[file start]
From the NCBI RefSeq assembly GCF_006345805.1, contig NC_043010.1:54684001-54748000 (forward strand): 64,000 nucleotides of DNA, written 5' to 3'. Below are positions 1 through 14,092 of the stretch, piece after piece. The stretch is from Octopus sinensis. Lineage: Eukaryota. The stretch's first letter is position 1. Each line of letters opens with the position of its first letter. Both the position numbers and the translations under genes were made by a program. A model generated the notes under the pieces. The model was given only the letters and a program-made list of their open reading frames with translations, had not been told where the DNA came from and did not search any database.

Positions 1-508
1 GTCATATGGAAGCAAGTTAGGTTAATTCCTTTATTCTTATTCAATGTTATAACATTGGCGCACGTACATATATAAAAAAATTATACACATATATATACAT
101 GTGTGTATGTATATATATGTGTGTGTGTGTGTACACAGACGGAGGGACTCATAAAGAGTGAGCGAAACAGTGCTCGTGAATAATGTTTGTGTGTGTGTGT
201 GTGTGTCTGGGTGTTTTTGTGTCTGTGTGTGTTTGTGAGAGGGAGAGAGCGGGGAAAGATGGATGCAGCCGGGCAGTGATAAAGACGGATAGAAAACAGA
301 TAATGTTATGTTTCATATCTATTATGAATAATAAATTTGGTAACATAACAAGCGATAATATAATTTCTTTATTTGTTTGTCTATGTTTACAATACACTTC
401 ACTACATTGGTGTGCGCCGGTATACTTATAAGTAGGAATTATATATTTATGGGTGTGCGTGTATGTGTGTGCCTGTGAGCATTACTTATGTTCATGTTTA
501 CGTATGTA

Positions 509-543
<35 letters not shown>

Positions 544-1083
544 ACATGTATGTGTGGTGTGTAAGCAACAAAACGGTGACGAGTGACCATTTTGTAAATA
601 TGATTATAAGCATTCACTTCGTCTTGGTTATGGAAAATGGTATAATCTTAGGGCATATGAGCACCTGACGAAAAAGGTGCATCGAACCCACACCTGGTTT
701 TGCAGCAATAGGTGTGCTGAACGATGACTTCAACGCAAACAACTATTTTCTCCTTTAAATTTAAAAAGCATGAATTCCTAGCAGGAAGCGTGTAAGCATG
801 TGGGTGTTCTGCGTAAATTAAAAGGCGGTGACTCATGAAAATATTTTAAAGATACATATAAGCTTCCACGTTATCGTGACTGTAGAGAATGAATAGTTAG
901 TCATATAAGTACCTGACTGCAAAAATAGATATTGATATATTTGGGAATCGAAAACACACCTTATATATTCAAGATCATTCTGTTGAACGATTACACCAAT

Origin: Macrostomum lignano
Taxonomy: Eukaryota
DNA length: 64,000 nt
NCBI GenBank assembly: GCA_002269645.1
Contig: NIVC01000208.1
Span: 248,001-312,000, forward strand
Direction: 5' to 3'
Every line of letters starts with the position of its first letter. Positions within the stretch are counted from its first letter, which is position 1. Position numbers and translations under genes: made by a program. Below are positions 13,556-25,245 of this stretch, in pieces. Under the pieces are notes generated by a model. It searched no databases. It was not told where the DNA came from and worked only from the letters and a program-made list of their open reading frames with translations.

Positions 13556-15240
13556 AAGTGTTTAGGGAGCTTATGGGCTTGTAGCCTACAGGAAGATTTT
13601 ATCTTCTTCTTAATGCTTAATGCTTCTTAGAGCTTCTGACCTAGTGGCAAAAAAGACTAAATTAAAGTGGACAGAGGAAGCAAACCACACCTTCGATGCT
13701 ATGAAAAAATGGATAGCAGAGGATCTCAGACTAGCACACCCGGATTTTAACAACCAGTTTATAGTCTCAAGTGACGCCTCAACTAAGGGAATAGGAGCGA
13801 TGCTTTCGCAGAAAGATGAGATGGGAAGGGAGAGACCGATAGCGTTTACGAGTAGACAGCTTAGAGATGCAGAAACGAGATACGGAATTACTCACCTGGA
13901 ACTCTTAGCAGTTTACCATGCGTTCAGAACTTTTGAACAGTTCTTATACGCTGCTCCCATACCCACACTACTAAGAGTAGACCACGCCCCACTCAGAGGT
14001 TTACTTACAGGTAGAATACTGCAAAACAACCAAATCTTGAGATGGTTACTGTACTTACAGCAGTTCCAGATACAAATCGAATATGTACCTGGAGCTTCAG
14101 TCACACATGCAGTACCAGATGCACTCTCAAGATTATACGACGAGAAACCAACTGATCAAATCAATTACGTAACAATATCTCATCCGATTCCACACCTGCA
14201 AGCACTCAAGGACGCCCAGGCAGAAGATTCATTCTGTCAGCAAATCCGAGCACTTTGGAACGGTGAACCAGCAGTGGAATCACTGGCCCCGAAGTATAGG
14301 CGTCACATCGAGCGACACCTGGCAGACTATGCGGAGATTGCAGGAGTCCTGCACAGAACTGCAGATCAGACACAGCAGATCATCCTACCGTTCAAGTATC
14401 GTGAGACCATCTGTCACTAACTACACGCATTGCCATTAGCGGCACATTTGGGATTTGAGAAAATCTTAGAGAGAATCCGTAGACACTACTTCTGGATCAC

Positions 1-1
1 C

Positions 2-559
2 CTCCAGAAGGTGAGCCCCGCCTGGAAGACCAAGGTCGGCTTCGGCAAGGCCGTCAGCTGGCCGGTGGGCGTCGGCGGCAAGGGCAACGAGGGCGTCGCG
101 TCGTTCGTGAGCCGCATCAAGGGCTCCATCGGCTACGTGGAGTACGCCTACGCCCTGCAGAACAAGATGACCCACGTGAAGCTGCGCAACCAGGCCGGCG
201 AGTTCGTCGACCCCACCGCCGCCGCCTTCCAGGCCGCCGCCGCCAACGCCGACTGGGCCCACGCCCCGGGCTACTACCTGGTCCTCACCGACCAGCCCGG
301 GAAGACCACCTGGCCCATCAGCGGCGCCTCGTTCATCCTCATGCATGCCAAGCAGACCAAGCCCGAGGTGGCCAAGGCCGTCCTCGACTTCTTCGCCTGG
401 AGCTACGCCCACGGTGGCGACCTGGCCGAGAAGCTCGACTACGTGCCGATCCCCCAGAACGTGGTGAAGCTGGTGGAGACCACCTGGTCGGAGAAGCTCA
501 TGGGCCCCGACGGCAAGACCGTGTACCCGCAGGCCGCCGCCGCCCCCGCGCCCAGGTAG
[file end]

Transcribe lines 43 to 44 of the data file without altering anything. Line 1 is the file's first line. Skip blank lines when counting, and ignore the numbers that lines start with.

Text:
401 AGCTACGCCCACGGTGGCGACCTGGCCGAGAAGCTCGACTACGTGCCGATCCCCCAGAACGTGGTGAAGCTGGTGGAGACCACCTGGTCGGAGAAGCTCA
501 TGGGCCCCGACGGCAAGACCGTGTACCCGCAGGCCGCCGCCGCCCCCGCGCCCAGGTAG